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Veterans in the fitness industry know that member retention isn39t simple but it is cyclical Photo by Thinkstock
<p>Veterans in the fitness industry know that member retention isn&#39;t simple, but it is cyclical. <em>Photo by Thinkstock.</em></p>

Retention Schmention—It's Mostly Old News

Membership retention is not as simple as user value, clean clubs, interested staff and a positive environment.&nbsp;

Being in an industry long enough sometimes creates a "Yeah, I've heard this one before" attitude. With that in mind, I hope you will take my first entry in this IdeaXchange section of Club Industry as intended: a bit tongue-in-cheek and a bit of a wake-up call.

I chuckle a little whenever I read a "new" article about member retention. Because of my almost four decades in this business, I have a perspective that it's pretty much all been said before—at least a dozen times.

I recently read an article about retention from an "industry veteran" (who turns out to have all of six years of experience selling memberships at two clubs). The writer posited that the way to increase retention was to increase user value, offer a clean club, ensure staff was interested in members and create a positive, upbeat atmosphere. These were his keys to member retention.

Uhhhhhh, if it is that easy, how come we are not all doing it? And, how come this industry is now in its umpteenth gradual increase in member attrition? (My recent Fitness Business Council survey results show that general annualized retention is now at a down-trending 62 percent from a high just two years ago of 68 percent.)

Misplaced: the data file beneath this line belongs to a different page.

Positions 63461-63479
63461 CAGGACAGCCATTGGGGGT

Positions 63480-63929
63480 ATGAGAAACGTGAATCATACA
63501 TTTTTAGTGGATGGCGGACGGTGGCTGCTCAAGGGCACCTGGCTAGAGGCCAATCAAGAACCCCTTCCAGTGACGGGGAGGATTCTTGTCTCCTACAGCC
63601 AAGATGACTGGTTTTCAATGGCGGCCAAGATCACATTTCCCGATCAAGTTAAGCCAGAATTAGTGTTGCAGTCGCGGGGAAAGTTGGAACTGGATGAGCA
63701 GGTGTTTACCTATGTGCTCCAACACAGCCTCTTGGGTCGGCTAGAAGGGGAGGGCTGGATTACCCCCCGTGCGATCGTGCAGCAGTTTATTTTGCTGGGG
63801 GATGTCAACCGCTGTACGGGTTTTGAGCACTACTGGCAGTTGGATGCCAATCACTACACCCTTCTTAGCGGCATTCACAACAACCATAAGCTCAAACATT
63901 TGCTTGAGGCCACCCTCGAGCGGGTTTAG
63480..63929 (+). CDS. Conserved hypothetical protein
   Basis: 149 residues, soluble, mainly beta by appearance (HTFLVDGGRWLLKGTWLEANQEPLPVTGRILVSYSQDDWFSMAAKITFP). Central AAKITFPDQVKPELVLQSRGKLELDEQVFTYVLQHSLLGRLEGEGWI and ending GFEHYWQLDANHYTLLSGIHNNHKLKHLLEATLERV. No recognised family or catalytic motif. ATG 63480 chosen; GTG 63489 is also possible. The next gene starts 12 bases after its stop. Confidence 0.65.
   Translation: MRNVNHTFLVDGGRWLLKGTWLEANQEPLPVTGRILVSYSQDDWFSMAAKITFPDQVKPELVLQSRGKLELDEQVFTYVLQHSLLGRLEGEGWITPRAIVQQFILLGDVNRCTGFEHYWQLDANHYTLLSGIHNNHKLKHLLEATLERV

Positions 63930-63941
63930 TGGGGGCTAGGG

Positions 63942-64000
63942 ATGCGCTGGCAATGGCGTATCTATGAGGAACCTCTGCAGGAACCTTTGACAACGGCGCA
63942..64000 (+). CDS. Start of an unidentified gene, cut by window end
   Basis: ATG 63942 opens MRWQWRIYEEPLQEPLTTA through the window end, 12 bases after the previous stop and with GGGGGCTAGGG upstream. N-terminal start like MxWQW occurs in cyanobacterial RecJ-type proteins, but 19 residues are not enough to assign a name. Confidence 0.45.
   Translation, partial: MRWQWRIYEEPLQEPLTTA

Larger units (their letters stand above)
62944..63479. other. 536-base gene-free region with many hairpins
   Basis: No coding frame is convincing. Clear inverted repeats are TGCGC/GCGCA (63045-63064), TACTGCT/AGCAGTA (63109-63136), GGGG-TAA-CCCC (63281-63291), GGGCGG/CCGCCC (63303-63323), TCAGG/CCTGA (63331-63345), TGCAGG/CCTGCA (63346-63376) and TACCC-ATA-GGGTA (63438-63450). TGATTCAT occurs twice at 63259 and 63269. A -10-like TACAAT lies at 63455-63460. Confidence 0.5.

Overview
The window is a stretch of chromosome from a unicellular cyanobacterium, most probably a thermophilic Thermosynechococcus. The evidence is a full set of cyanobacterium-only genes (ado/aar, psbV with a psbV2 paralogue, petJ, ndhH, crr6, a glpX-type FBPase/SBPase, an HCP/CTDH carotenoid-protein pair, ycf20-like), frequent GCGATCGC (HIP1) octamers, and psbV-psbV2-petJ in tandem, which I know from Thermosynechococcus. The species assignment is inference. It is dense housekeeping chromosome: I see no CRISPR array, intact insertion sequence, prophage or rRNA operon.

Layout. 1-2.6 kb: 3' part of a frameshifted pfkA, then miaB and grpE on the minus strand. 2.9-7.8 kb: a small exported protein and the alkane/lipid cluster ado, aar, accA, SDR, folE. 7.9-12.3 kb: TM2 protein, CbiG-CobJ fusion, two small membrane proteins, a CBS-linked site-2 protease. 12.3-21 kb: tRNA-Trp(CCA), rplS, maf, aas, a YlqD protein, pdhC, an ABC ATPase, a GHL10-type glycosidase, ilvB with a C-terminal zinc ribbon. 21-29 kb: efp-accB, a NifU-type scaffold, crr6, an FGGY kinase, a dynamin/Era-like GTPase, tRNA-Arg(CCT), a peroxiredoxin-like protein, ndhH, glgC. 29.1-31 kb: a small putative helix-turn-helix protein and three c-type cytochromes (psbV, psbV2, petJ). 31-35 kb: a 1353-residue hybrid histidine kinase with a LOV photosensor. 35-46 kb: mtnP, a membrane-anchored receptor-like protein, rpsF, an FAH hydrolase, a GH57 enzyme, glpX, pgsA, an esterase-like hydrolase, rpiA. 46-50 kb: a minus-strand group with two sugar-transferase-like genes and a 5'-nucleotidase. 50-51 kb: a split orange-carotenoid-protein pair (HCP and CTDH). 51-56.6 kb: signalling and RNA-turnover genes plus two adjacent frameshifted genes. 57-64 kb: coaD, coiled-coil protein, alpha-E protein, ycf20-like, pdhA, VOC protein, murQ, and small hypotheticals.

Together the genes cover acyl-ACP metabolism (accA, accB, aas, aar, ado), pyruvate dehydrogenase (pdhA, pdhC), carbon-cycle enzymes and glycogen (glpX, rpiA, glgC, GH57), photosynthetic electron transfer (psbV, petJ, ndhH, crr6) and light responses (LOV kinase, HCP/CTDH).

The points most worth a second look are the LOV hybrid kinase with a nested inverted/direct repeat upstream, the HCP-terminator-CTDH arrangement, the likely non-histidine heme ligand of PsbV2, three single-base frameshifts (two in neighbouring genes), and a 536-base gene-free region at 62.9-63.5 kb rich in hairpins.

A more likely factor is that retention is cyclical, and often that cycle is directly related to the local, regional or national economy. The number of discretionary dollars that Jane and Joe Average have in their pockets plus competitive marketplace factors have as much to do with value as what type of equipment you have in your gym, how attentive your staff is or how much you train your sales personnel on customer relationship building.

In an era when exercise outside the four walls of a gym are seen by many people as more appealing than exercising inside four walls, it may be useful to recognize that member loyalty positioning is as important to retention as is anything else you do. In other words, is your club tuned in to technology that members and clients can use regardless of where they participate? Can your club demonstrate how members are benefitting from their activities? (And I don't mean a friendly "atta boy" pat on the back and a "when are you working out again?" throw-away.)

I'd be remiss if I didn't include in this somewhat disrespectful diatribe that as an industry we don't even have a nationally accepted and industry-endorsed retention formula. How's that for reality?

What are your thoughts about retention trends today, causes for these trends and strategies for improving retention? Share in the comment section below, and I will respond as I can.


Michael Scott Scudder is founder/CEO of Fitness Business Council, the independent club business network. He can be contacted at 575-751-1212 or

For your PDF copy of the 3rd Quarter FBC Business Results Report, click his secure Dropbox link:

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